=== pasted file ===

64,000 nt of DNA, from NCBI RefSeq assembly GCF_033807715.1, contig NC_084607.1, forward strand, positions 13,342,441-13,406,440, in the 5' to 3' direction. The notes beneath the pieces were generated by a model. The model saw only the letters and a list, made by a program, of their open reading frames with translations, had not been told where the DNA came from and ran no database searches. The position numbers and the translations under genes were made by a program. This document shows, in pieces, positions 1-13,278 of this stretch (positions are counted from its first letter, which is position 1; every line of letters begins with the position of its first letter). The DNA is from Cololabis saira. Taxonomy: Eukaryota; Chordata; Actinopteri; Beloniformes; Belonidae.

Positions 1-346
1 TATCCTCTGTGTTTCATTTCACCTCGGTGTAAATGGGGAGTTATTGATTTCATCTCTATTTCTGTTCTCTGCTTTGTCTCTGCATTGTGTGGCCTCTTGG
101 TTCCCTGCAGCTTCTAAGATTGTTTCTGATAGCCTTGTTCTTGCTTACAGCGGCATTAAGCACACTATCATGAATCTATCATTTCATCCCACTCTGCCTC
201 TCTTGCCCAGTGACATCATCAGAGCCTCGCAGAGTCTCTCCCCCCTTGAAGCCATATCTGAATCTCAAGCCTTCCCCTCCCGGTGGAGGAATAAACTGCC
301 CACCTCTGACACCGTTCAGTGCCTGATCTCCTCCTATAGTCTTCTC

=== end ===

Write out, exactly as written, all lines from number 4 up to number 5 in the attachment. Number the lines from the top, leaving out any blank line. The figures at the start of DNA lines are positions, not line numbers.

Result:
101 TTCCCTGCAGCTTCTAAGATTGTTTCTGATAGCCTTGTTCTTGCTTACAGCGGCATTAAGCACACTATCATGAATCTATCATTTCATCCCACTCTGCCTC
201 TCTTGCCCAGTGACATCATCAGAGCCTCGCAGAGTCTCTCCCCCCTTGAAGCCATATCTGAATCTCAAGCCTTCCCCTCCCGGTGGAGGAATAAACTGCC